Yet it cannot be said that the missile defense system is unnecessary. Its value lies in deterring a potential aggressor from carrying out an attack. Deterrence, which is the basis of security, means the power to dissuade an enemy from undertaking a particular action by making it realize that the action is too difficult to carry out or will produce too costly a result.
The missile defense system has come to a major turning point as North Korea has made progress in its missile technology and is accelerating its nuclear weapons development.
When the North fired a Taepodong-1 medium-range ballistic missile and it flew over the Japanese archipelago toward the Pacific in 1998, the threat of North Korean missiles spread from South Korea to Japan.
This did not immediately alarm the United States, which at the time was more concerned with the unstable Middle East situation including proliferation of nuclear weapons technology to Iran. But it was forced to change its stance toward Pyongyang following the North’s firing of the advanced Taepodong-2 missile in December 2012 and carrying out of its third nuclear test in February 2013.
Recognizing that Pyongyang now possesses the technology to fire a missile that will fly more than 10,000 km and reach the U.S. mainland, Washington has become aware that not only South Korea and Japan but also the U.S. faces the North’s threats.
In a bid to make sure that Japan serves as a frontline defense to shield the U.S. from attacks from North Korea, the American movable X-band early warning radar was installed at the Kyogamisaki sub-base of the Air Self-Defense Force in Tango, Kyoto Prefecture, to track ballistic missiles fired in the direction of Guam.
The same type of radar has already been deployed at the ASDF Shariki sub-base in Tsugaru, Aomori Prefecture, to track ballistic missiles flying toward the U.S. mainland.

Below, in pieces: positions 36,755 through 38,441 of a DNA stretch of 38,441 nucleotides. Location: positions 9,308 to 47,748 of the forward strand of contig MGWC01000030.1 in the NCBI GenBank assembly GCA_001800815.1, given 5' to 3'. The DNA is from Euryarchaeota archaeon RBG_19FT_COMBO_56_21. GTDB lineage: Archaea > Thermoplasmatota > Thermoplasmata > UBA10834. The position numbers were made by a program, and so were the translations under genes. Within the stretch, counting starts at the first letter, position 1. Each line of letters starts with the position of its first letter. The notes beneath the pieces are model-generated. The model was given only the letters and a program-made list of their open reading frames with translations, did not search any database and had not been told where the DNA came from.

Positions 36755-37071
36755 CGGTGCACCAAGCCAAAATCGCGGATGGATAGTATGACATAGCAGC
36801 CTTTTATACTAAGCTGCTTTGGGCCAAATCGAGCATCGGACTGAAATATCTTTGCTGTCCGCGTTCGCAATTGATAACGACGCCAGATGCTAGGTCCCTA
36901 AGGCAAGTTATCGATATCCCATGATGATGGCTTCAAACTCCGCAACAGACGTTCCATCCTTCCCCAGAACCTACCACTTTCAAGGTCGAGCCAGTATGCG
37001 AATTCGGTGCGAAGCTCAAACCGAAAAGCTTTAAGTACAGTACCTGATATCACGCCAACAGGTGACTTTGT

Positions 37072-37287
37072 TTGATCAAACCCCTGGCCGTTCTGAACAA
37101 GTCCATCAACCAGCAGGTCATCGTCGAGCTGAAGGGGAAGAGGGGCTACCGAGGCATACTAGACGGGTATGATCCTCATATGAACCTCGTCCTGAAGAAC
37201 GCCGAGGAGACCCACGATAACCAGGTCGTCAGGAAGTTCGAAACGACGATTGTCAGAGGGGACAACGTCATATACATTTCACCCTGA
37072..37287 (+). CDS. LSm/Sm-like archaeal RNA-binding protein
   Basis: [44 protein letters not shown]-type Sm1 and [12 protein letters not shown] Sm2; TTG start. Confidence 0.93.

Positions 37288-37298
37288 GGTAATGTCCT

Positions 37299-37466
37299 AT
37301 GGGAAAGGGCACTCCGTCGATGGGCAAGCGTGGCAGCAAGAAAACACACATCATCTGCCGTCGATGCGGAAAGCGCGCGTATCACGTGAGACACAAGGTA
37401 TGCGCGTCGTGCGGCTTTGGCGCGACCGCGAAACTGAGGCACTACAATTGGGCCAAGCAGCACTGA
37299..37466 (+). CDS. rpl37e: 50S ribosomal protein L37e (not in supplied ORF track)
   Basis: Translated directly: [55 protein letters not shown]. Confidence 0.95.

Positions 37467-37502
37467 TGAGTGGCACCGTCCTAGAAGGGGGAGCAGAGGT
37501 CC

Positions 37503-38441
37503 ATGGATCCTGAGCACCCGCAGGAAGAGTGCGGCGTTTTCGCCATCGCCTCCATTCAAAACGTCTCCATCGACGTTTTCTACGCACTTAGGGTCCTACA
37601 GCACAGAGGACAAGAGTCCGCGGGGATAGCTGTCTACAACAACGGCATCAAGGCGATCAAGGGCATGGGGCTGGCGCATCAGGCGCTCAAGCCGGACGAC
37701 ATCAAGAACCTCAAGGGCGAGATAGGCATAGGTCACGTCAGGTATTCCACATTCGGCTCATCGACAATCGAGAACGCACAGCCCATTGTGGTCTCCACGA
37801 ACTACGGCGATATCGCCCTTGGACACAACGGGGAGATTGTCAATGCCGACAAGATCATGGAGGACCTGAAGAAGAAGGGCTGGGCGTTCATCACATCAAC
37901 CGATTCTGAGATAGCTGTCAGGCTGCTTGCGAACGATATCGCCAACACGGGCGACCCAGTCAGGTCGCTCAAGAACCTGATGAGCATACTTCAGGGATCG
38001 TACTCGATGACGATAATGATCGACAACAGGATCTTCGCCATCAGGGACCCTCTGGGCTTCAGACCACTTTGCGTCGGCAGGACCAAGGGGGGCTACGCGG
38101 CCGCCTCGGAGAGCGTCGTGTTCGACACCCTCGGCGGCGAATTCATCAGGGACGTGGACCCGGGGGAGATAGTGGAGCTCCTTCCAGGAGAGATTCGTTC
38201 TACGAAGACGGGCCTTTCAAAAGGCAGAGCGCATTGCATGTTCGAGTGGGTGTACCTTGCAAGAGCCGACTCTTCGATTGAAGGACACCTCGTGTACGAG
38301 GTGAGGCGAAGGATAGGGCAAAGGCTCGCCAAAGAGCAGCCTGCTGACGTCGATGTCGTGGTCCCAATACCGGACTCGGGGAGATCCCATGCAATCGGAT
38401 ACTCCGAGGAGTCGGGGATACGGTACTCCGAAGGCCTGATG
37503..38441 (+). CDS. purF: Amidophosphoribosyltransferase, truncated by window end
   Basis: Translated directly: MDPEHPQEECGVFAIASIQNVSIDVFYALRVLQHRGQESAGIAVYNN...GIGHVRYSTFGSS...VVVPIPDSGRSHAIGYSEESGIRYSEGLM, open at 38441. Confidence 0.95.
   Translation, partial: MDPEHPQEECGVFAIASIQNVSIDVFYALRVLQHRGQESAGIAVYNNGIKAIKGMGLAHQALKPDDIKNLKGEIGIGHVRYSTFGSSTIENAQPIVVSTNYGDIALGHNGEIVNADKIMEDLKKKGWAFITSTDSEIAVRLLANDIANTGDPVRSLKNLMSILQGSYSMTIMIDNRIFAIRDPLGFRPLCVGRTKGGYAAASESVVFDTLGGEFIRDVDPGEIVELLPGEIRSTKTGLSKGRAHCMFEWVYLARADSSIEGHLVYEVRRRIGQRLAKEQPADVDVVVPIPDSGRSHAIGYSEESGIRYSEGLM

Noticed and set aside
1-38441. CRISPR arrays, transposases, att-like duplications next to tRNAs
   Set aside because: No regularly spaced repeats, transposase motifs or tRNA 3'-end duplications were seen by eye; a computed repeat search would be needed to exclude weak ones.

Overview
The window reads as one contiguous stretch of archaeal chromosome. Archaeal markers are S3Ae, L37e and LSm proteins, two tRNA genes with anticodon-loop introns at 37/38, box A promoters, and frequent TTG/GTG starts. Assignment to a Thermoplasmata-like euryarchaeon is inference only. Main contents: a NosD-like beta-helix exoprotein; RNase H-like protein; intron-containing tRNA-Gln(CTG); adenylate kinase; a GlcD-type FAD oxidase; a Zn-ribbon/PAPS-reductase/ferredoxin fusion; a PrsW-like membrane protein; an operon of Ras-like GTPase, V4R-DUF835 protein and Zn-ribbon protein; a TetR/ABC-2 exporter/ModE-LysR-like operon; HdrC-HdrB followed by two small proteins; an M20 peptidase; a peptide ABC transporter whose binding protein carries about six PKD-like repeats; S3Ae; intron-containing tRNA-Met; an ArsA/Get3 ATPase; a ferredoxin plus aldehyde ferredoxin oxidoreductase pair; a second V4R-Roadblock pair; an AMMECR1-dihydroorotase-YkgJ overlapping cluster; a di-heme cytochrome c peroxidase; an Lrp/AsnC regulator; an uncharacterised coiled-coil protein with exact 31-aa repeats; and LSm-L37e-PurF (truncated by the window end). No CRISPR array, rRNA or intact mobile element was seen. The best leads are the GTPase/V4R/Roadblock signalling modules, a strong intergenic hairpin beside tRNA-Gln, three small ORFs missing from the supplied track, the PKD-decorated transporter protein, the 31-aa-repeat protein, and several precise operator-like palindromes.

Japan and the U.S. are jointly trying to improve the performance characteristics of interceptor missiles carried by the Aegis-equipped naval vessels so that they can intercept enemy missiles flying at a higher altitude and to increase the number of such interceptor missiles.
All these moves have led Japan to assume a much greater role than before as the frontline defense for U.S. safety.
It is important to know that the missile defense system works only if the U.S. early warning satellites detect the source of heat generated at the time of a missile launch. Without this information, neither the X-band radar nor the Aegis-equipped ships would be able to track the missile to shoot it down. The most crucial aspect of the defense missile operation is under the control of the U.S.
In other words, the missile defense system constitutes the core of the U.S.-led security strategy. Japan is pouring huge sums of taxpayer money into the system and its Self-Defense Forces are coming to function as something like a subcontractor for the U.S. armed forces. The recent moves to strengthen the missile defense system indicate qualitative changes taking place in the Japan-U.S. alliance.
This is an abridged translation of an article from the May issue of Sentaku, a monthly magazine covering Japanese political, social and economic scenes.